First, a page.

The Young Lions tells the stories of three soldiers, one German and two American, in World War II. Though they are continents apart when the novel begins (Christian Diestl is in Austria, Michael Whitacre is in New York, and Noah Ackerman is in Santa Monica), the tide of events brings their lives together briefly and fatally along a forest path in Germany.
The book’s almost seven hundred pages recount the progress of its three protagonists. Their lives are presented chronologically, kept parallel in time as the narrative focuses first on one protagonist, then on another. Paying little attention to the broad sweep of the war, the novel concentrates on the personal dramas and the small combats that determine each man’s fate. Christian, Michael, and Noah live out destinies shaped by their conscious decisions as well as by unconscious impulses and by the accidents or coincidences of environment. Though the particulars of their experiences differ, these three soldiers learn the common, bitter truth of combat: “You can’t let them send you any place where you don’t have friends to protect you.”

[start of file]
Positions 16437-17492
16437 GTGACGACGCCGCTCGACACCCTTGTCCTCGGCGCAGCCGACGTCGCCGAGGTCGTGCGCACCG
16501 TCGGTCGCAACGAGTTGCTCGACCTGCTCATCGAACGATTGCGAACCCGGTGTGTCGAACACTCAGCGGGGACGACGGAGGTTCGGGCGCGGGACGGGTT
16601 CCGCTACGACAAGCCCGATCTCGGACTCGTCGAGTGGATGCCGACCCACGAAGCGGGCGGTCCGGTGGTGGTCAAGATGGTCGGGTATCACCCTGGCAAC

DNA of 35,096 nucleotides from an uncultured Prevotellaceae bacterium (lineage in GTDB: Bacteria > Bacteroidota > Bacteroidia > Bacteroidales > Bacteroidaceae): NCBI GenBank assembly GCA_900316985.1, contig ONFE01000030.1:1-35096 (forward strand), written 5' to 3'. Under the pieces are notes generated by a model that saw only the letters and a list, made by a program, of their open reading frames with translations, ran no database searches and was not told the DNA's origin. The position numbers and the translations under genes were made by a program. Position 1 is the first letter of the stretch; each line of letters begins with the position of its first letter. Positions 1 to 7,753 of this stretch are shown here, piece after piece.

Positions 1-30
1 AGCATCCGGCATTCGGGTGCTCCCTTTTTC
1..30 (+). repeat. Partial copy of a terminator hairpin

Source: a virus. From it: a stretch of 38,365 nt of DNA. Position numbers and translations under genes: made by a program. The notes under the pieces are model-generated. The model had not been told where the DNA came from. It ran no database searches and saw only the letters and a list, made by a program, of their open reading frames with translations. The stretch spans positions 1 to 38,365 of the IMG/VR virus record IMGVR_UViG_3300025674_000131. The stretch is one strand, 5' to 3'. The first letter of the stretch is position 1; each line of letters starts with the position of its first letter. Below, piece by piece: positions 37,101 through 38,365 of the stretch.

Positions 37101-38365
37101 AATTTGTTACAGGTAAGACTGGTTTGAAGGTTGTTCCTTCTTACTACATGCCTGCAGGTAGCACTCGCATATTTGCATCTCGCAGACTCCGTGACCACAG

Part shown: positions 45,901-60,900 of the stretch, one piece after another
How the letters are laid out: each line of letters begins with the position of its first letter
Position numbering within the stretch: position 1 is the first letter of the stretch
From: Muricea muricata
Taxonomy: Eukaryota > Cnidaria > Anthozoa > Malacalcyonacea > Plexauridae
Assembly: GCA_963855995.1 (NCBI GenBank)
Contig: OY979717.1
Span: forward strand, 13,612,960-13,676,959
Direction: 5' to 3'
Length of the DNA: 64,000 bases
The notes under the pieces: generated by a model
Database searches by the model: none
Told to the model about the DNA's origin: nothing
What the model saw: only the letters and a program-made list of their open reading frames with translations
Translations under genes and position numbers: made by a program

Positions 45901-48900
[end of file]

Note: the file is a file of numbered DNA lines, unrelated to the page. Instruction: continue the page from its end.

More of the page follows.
Christian’s career follows the victories and the defeats of the German army in Western Europe. He participates in the easy conquest of France and in the early success of the Afrika Corps; he savors the intoxicating spoils (women and food) of victory. When Nazi fortunes turn at the battle of El Alamein, Christian learns the brutal lessons of survival during a series of retreats. First in...
(The entire section is 620 words.)